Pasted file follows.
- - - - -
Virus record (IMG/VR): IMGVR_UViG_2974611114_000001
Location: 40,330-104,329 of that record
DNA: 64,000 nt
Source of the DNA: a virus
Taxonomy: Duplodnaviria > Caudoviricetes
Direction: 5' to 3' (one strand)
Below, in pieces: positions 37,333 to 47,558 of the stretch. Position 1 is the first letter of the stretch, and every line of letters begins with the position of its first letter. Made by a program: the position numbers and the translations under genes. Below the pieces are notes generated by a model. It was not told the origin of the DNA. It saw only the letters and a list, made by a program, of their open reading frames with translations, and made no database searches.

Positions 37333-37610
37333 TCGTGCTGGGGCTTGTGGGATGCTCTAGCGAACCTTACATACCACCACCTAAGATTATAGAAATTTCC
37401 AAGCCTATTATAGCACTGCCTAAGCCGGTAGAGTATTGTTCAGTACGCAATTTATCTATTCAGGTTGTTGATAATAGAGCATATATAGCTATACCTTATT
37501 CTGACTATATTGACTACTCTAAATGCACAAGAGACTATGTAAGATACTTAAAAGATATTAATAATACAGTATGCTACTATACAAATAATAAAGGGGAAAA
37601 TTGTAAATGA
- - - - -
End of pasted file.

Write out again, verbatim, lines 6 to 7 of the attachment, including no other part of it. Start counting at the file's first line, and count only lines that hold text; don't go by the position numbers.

Direction: 5' to 3' (one strand)
Below, in pieces: positions 37,333 to 47,558 of the stretch. Position 1 is the first letter of the stretch, and every line of letters begins with the position of its first letter. Made by a program: the position numbers and the translations under genes. Below the pieces are notes generated by a model. It was not told the origin of the DNA. It saw only the letters and a list, made by a program, of their open reading frames with translations, and made no database searches.